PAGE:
Saturday, January 14, 2012

Movie Review: Howl's Moving Castle

Howl's Moving Castle

Directed by: Hayao Miyazaki
Written by: Hayao Miyazaki, Diana Wynne Jones (novel)
Starring: Jean Simmons (voice - English version), Christian Bale (voice - English version)
When an unconfident young woman is cursed with an old body by a spiteful witch, her only chance of breaking the spell lies with a self-indulgent yet insecure young wizard and his companions in his legged, walking home.

My sister received this for Christmas, and right after she ripped open the package, screamed "LET'S GO WATCH IT! NOW! IT'S LIKE MY MOST FAVORITE MOVIE EVER!" Okay, maybe not those exact words, but she liked the movie. And she had no problem with watching it twice in the same week (after I wanted to see it the second time with her).

This is the third of Miyazaki-san's films that I've watched, the first two being Spirited Away and Kiki's Delivery Service. Honestly, I can't even describe his films in words. I'm sure there are more eloquent reviewers than me, but I've never been good with word choice (sorry, diction). All I can say is, his movies are magical.

Howl's character has many layers. I swear he only appears like three times in the film (okay, maybe a few more), and we see him as a self-absorbed, selfish, scared wizard who really cares for nobody except himself. Time passes by, and we see him suddenly turn into a good-natured, more loving human. (This is said with some sarcasm. My true rating for this film was a 4.75: the plot was kind of confusing at times, with several holes and parts that weren't explained well. Watch it a few times, and you'll understand more each time.) 

Sophie is the heroine, another of Miyazaki's strong-woman protagonists. She's been cursed to become a 90-year old woman, but we see a young girl's heart within her and she represents the goodness and brings it out of everybody. Calcifer is a very powerful fire demon that's been somewhat subdued by Howl. He's a quirky character and provides a lot of humor with his sarcastic dialogue. My personal favorite was Turnip-Head the scarecrow, who could not speak. I just found his bouncing around and obedience (the significance of that will be revealed when you reach the end) really cute. Speaking of cuteness, young Markl was also an adorable character, voiced by none other than Josh Hutcherson (yes, bread boy of The Hunger Games).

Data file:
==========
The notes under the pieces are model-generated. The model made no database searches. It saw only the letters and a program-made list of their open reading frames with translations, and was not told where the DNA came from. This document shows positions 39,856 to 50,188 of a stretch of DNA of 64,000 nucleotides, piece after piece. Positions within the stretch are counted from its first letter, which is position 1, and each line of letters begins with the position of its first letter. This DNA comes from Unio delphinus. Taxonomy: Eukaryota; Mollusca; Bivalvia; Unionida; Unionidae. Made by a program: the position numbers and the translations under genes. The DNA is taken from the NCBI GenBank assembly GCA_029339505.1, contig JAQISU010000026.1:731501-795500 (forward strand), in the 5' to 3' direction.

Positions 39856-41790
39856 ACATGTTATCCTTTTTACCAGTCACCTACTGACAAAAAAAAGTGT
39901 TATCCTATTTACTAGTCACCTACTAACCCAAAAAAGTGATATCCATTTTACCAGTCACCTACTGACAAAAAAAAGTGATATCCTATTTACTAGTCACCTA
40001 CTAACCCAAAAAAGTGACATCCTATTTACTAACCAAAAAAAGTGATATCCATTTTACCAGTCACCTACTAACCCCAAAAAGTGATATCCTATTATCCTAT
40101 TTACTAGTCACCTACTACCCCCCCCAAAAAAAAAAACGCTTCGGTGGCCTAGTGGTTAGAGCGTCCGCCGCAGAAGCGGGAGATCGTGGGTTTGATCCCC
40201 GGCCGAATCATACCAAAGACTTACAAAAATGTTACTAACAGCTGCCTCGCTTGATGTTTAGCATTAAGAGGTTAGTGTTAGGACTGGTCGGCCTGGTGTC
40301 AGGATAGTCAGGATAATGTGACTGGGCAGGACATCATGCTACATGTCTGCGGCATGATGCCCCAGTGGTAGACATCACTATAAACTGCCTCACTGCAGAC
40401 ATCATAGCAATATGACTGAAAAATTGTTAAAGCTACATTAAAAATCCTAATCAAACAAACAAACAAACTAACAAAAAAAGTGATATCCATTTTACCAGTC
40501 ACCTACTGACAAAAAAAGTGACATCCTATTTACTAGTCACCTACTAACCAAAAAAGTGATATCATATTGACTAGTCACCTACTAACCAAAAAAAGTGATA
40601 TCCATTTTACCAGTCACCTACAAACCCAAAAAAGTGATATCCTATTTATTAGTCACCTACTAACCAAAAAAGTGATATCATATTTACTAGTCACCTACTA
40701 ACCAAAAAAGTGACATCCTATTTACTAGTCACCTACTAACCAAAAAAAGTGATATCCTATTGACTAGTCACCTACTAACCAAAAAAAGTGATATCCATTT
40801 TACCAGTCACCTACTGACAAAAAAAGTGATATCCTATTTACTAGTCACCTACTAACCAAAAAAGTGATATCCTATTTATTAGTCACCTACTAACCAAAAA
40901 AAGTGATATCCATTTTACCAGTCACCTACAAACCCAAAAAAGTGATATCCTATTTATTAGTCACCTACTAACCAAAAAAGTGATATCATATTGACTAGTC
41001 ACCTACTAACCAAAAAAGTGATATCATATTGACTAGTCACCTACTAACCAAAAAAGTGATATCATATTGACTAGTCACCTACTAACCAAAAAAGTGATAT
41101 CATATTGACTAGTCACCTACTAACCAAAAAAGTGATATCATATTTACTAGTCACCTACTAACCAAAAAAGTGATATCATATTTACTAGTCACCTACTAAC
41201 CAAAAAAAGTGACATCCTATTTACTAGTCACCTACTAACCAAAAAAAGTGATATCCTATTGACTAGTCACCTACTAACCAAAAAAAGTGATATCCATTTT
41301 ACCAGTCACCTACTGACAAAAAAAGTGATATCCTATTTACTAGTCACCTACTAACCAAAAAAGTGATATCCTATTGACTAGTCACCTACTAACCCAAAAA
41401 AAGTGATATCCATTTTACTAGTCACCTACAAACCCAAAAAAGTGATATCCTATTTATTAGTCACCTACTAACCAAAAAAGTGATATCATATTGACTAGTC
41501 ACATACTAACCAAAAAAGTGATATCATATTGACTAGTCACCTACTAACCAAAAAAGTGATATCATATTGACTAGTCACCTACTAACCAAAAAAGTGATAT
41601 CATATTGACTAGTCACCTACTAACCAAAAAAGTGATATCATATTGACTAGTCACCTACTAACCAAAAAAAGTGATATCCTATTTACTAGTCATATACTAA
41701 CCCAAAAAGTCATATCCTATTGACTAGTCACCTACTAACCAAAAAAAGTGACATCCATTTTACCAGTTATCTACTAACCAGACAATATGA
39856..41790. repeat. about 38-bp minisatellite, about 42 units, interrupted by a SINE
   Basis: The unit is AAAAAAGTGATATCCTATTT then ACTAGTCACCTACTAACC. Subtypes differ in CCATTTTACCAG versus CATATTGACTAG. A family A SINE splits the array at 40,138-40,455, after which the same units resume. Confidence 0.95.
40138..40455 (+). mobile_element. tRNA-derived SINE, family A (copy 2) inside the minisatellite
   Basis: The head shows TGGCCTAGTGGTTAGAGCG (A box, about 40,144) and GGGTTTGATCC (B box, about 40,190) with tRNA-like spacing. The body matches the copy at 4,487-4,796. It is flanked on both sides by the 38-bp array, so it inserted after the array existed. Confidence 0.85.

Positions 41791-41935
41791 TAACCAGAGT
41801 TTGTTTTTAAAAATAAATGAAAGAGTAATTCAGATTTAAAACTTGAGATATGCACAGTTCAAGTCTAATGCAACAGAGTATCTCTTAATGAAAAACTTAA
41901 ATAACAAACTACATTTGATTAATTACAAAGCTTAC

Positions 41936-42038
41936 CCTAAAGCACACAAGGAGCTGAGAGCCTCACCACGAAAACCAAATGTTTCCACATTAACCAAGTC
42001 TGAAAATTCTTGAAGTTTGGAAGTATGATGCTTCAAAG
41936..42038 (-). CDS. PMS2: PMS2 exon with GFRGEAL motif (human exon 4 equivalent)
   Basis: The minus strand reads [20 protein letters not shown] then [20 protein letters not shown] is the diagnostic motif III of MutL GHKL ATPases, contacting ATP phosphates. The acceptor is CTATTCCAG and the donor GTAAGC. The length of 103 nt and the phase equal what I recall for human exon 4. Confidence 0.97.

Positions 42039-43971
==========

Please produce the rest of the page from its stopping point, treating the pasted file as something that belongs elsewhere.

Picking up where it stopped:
The voice work for this film was really good. The challenge of matching English words with the original Japanese images! Glad that wasn't my job. Also, I find it really amazing that they used the same actress for old and young Sophie in the original version (talk about skill!), rather than the use of two actresses (Simmons and Emily Mortimer) for the English version. Next time I will watch that with English subtitles.

With just the right parts of humor, romance, and scary, this film is another animated wonder (That scenery- breathtaking!) from Miyazaki that I would definitely recommend for everybody. If you have not seen any of his films before, you are seriously missing out. As in, you should throw away whatever you're doing and go watch Spirited Away or My Neighbor Totoro or Castle in the Sky now. (I haven't even seen the latter two. Shame on me, I know.)
I was not allowed to embed the trailer, but it's on Youtube here.

Synopses, images, and quotes are taken from the Internet Movie Database. (


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